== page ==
Dogs in Peru have a very different life to the domesticated pooches I’m accustomed to in Australia.
Throughout Peru, you can see dogs wearing jumpers (or sweaters, as some parts of the world say). They can often be spotted in the latest knitwear or t-shirts designed either for dogs or humans.
At home in Australia, it’s not uncommon for me to see toy dogs dressed up in winter to keep their coats warm. The outfits can be purchased at pet stores, and might have a special lambs wool lining and a paw-printed pattern for extra cuteness. But something tells me this dressing fetish in Peru is not for the benefit of the dog! Even the dirtiest dogs can be seen wearing outfits, and usually hand-me-downs from their owner rather than tailored specifically for the four-legged pooches. The funniest and most ridiculous case I’ve seen is a German Shepherd with a grey knitted alpaca jumper with cut-off sleeves.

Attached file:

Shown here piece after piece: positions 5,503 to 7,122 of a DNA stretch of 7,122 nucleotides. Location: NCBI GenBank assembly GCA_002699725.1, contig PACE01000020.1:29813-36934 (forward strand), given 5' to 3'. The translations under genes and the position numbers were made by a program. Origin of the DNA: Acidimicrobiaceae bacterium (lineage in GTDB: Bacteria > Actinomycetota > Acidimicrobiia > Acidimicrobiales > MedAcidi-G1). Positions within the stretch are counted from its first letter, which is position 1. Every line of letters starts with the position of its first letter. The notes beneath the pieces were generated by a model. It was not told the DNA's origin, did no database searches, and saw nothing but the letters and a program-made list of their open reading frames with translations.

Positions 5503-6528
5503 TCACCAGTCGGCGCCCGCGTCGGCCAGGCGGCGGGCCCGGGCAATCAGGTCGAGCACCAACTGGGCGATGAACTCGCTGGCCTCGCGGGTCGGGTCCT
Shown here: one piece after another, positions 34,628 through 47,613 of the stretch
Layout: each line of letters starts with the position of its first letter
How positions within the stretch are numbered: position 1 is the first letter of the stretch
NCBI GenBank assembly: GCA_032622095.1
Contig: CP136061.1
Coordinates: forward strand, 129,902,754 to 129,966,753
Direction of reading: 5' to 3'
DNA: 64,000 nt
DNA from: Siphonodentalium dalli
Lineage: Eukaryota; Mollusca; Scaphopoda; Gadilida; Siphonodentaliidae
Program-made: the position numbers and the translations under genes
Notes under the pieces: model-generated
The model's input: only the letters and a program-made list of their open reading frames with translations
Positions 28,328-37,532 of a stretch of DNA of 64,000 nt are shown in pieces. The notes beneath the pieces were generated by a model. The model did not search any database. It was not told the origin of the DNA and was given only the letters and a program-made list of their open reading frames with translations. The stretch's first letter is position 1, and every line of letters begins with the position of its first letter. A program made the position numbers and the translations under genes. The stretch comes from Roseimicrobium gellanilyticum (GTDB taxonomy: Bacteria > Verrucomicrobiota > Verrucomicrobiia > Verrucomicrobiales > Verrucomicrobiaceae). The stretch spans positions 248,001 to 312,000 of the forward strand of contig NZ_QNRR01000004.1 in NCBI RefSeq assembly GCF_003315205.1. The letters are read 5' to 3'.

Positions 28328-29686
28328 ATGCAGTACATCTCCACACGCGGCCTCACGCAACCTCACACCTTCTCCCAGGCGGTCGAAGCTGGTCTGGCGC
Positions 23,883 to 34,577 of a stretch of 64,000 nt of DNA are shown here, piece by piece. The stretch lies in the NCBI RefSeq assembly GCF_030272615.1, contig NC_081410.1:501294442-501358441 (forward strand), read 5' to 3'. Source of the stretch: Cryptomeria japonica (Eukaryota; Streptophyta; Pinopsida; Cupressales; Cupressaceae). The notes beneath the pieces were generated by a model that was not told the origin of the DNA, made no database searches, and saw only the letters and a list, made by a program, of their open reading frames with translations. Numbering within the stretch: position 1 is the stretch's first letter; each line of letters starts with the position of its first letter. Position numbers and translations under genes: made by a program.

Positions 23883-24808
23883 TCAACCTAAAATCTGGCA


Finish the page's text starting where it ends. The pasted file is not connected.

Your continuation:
Also, it’s extremely common for dog owners to let their dogs wander the streets. This is likely due to the type of houses and lifestyles that Peruvians live; they don’t tend to have backyards and are fairly lax with looking after their pets. The dogs obviously get fed and clothed, but are often left to be fairly independent and sleep on the streets.
Dogs can be seen chillaxing on the pathways, socialising with one another and occasionally sipping on lattes (OK.. maybe not to that extreme). Seriously though… these little flea bags have a better social life than me!
Eleanor Tan is a researcher and blogger for the Karikuy Volunteer Program in Lima, Peru.